Across the Bay

Saturday, October 01, 2005

In the Syrian Minefield

Lee Smith has a fine piece in the Weekly Standard on Syria and the sectarian fears and tensions that define and drive it. It is quite related to my recent post, "Syria: Apr├Ęs Assad Le Deluge?" below.

In his response to critics, Josh Landis wrote: "The invasion of Iraq ignited a sectarian war there. It is being exported to the rest of the Middle East." He was talking mainly about Syria. Lee's argument, and I think he's right, suggests that the picture is indeed reversed. The Syrian regime is exporting its own sectarian fears and violence, in an attempt to keep it away from ravaging the interior, while hiding behind a thin veneer of Arab nationalism (see my post below). Furthermore, this was not caused by Iraq or the US-led war. This has been standard Syrian policy for decades:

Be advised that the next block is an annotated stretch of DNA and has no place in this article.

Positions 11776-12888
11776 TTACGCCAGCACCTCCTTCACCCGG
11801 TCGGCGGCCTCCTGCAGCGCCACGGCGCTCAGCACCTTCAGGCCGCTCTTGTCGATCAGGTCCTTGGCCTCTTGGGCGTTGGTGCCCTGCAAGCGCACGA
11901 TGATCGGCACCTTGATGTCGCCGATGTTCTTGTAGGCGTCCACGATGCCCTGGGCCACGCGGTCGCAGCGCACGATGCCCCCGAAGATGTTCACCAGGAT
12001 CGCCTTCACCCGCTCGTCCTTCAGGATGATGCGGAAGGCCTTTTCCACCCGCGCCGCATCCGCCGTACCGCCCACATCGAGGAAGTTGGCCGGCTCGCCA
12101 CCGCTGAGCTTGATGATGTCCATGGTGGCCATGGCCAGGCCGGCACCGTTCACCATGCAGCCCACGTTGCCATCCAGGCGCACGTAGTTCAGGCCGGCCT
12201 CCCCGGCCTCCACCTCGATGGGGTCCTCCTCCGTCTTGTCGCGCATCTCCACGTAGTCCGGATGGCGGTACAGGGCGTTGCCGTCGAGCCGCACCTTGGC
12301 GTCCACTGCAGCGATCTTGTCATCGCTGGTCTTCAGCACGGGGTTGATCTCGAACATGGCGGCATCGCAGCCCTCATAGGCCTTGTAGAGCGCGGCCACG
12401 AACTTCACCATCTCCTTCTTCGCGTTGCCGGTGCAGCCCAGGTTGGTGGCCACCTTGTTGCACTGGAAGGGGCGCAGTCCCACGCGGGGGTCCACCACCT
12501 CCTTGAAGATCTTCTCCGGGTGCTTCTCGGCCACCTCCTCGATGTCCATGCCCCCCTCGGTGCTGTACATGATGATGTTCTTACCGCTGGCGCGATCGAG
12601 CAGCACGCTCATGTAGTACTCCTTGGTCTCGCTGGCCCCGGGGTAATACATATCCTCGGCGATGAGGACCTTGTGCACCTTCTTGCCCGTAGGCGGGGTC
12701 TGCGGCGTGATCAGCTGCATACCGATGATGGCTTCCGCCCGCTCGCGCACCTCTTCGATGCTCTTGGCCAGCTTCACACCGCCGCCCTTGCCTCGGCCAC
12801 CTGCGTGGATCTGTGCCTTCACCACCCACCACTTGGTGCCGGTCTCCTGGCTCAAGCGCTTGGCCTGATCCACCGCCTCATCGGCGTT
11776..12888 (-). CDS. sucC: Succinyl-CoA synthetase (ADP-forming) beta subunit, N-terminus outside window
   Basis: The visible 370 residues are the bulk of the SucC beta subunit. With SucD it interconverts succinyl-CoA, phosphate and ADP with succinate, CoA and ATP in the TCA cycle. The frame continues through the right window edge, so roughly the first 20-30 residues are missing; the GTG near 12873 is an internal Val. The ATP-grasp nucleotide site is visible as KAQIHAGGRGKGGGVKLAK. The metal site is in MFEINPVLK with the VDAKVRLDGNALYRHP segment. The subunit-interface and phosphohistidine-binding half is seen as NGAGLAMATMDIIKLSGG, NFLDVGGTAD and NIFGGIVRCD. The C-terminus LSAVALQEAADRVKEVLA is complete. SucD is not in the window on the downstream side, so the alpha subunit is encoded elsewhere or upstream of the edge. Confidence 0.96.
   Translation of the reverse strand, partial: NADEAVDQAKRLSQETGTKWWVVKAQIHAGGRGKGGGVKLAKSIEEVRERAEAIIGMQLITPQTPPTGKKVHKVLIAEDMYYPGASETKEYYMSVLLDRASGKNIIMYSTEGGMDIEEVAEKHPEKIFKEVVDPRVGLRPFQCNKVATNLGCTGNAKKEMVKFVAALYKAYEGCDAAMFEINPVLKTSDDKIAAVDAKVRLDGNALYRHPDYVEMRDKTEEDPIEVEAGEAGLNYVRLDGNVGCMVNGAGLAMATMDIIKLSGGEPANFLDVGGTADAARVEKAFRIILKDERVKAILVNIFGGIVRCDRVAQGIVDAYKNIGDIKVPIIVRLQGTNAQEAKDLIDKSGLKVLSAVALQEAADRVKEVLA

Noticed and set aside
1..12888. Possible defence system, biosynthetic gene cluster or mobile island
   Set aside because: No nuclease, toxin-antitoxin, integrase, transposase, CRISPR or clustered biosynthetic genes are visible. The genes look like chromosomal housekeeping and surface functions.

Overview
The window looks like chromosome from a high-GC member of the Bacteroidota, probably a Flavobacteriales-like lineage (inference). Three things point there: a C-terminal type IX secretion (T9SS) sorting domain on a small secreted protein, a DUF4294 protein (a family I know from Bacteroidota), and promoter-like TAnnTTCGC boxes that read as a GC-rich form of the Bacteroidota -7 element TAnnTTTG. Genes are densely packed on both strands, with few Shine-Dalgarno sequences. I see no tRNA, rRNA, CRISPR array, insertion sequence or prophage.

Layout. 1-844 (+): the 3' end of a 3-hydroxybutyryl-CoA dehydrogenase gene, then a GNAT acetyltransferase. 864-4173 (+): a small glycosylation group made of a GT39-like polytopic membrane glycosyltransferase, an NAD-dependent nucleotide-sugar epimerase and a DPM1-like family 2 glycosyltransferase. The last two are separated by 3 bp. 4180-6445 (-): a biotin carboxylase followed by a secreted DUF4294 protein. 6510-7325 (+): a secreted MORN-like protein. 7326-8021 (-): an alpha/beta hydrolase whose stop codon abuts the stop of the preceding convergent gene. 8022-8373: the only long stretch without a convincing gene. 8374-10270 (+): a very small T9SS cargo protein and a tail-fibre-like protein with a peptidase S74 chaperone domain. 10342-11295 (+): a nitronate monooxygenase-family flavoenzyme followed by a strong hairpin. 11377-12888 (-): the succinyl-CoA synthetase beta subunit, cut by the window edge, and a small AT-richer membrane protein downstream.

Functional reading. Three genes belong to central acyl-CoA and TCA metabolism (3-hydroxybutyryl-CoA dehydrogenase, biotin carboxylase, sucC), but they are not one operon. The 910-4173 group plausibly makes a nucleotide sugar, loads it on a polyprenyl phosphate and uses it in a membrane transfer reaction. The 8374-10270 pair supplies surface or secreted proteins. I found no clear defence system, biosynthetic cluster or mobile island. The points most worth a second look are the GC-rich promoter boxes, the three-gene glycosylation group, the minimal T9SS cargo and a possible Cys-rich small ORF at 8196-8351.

It is worthwhile to note that a state fearful of sectarian conflict runs a regional policy in Lebanon, Iraq, and Israel that aims to provoke elsewhere its own worst nightmares at home.

This is why I thought that Josh's statements on the Asad regime and the Iraqi insurgency (let alone his proposal for Bashar and the Syrian Sunnis) simply misses the point.

Lee recognizes that "the regime has effectively booby-trapped Syria," and, quoting Farid el-Khazen, it has turned its political landscape into a desert. Therefore, the likelihood of Syrian sectarian strife is real. But Lee rejects the usual response to this problem:

Would a Syria in free fall cause trouble in the region and for the United States? Well, it's unclear whether a failed state exports more violence than one already determined to export violence, especially if it is going to take that failed state a long time to exhaust its own sectarian furies. Moreover, the fact is that Syria's intercommunal violence has already spilled over into Lebanon, Iraq, Israel, Gaza, and the West Bank. Eventually, Syrians will have to learn how to construct a positive national identity out of a multisectarian, multiethnic society without dispatching their demons abroad or sweeping them under an Arab nationalist rug.

I can't see how they can begin to do that with the current structure in place.